1,716 reputation
1825
bio website skepsi.me
location
age 22
visits member for 2 years, 11 months
seen 16 hours ago

Jun
4
comment When will the Moon reach escape velocity?
@Mr. Disappointment: Reach equilibrium in what sense? If the moon's acceleration is to cease (per the standard theory), then the earth's rotation rate will also stop slowing down. That will happen when both bodies become locked to each other, showing the same side at all times. The Pluto-Charon binary system is a good example of this. If that's what you meant, then yes they will reach equilibrium.
Jun
3
comment How are Cepheids used to evaluate their distance?
This reference (pages 11 and 12) that I found states that Zhevakin's discovery was published in 1953 (in Russian).
Jun
3
answered What criteria were used to set the “useme” flag in the NOMAD astrometric catalog?
Jun
2
answered When will the Moon reach escape velocity?
Jun
2
accepted Recommended progression with which to learn physics for fun
Jun
2
answered Why can we see the cosmic microwave background (CMB)?
Jun
1
comment Why don't more rocky planets/moons have appreciable atmospheres?
Titan's atmosphere is huge, yet it is smaller than Ganymede, which has the highest mass of any moon. Why doesn't Ganymede have an appreciable atmosphere?
Jun
1
answered Which is the strongest meteor shower expected in the next years in the Northern hemisphere?
Jun
1
comment What nonlinear deformations will a fast rotating planet exhibit?
@Zassounotsukushi: One thing to note is that the diagram of the dumbbell shape formation is based on the idea that there are two axes of rotation. A rapidly rotating planet has only one axis of rotation.
Jun
1
comment Recommended progression with which to learn physics for fun
Ah, thank you, that sounds highly interesting. I will most definitely take a look at that. From your description, it seems like the physics portion of the book start somewhat mid-level and doesn't cover Newtonian mechanics, or nuclear physics, etc. If that is the case, then I would probably use a more general-purpose book at first before jumping into this. In general, though, it sounds like a highly enjoyable read.
Jun
1
comment Recommended progression with which to learn physics for fun
@Michael: It's quite pathetic, in fact. High-school level trigonometry and algebra, along with some college-level pre-calculus. Math as a subject has never been difficult for me (yet), but I haven't been able to study much after high school.
May
31
asked Recommended progression with which to learn physics for fun
May
28
accepted Why does the road look like it's wet on hot days?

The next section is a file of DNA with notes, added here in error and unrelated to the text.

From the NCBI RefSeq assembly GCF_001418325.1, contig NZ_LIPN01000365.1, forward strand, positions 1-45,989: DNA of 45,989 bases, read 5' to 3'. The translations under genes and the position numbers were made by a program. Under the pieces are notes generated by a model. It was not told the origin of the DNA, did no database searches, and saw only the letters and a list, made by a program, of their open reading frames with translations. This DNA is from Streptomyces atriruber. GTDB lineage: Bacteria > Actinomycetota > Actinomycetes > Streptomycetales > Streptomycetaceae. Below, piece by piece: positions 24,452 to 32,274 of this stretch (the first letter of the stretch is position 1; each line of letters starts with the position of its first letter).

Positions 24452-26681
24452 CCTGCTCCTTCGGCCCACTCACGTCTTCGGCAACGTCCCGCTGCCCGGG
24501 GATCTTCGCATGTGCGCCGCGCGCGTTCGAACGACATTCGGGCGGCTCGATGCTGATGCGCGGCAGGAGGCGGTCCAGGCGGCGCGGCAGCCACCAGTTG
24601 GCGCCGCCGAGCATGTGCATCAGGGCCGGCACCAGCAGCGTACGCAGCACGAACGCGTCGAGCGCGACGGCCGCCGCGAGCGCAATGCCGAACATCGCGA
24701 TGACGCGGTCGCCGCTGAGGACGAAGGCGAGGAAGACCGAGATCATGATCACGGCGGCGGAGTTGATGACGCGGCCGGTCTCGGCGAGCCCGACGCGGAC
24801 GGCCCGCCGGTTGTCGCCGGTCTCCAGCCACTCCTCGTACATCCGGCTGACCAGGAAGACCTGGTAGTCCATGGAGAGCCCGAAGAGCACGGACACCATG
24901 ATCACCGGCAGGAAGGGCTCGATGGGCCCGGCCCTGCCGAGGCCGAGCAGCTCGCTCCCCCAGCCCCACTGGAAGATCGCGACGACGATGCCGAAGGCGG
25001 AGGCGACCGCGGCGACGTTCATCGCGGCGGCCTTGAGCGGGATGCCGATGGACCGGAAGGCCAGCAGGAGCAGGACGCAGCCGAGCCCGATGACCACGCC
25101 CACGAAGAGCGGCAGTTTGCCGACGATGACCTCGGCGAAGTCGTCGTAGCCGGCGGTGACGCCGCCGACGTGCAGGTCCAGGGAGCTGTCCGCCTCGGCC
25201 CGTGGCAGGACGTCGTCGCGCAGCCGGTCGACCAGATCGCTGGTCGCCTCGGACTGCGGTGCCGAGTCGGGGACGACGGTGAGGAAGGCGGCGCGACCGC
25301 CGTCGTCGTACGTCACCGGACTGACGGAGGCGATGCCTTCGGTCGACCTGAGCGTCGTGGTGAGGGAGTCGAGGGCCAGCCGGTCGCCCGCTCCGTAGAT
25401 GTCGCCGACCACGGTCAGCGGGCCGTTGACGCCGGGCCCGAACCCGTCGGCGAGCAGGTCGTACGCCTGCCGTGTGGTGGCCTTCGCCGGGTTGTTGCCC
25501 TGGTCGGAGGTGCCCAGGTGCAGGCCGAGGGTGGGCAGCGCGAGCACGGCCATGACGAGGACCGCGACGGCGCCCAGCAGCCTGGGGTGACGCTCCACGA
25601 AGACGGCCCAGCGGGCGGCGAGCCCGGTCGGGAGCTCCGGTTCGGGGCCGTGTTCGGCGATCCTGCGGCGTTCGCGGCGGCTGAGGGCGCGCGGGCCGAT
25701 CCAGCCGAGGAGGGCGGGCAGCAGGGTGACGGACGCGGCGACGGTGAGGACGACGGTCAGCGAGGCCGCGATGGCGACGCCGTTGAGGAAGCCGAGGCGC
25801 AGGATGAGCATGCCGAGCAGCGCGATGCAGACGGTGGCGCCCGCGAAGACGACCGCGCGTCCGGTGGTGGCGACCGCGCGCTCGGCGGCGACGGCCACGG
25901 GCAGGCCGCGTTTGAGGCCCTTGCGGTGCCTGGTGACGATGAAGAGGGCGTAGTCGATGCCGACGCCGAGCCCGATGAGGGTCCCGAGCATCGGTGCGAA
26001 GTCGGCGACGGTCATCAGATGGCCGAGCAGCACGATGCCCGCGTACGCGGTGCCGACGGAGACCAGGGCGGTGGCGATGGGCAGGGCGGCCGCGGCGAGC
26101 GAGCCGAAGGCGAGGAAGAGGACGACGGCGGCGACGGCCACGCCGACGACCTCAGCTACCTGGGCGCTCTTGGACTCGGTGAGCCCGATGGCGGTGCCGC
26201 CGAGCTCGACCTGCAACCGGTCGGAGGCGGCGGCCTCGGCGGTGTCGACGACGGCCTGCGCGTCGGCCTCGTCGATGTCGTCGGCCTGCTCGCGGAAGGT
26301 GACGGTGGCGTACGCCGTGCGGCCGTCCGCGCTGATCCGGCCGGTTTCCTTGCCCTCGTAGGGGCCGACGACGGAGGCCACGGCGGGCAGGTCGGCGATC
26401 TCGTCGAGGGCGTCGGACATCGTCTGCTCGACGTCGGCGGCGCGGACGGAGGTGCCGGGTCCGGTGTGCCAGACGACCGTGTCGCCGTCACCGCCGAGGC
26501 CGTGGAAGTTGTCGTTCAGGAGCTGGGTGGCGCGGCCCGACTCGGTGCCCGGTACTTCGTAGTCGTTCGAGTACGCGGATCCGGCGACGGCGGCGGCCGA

May
27
comment Are scientists missing the point with distant cosmic objects, or is it just me?
@Colin: I may be misunderstanding something, but I don't think my original point disagrees with yours: that galaxies, given enough space between them, can in fact appear to move faster than the speed of light.
May
27
comment Why does the road look like it's wet on hot days?
@AttackingHobo, @Lagerbaer: Particularly, the link to Wikipedia that Henry gave identifies this effect as an inferior mirage- that is, "inferior" because the image is produced underneath the actual object. It also appears that the Fata Morgana is in fact a superior mirage.
May
27
comment Are scientists missing the point with distant cosmic objects, or is it just me?
@Colin: Then what is speed relative to? I kind of assumed that the twin paradox illustrated the point that it could not simply be relative to two objects.
May
26
asked Why does the road look like it's wet on hot days?
May
26
comment Are scientists missing the point with distant cosmic objects, or is it just me?
@Anonymous: That's not quite right. It's not that two masses can't move away from each other faster than c, but rather that a massive particle can't move relative to space faster than c. That means that you cannot accelerate a massive particle to the speed of light, but, for example, you can accelerate two particles to 99% of c, and shoot them in opposite directions. At that point, they are moving away from each other at a rate faster than c, but they themselves can never reach c.
May
24
comment Explanation of “thermite vs ice” explosion
Unfortunately, there doesn't seem to be a definite scientific study done on the cause. There are some logical explanations, as phycker pointed out, but unfortunately, it seems that mankind hasn't done every experiment there is to do, yet. :]
May
24
comment How does reflection work?
Ah, interesting. I think the last paragraph was probably the most helpful. And, as I keep reading everyone, it seems like looking up Mr. Feynman's talks and publications is a good way to learn more about QM in general. :D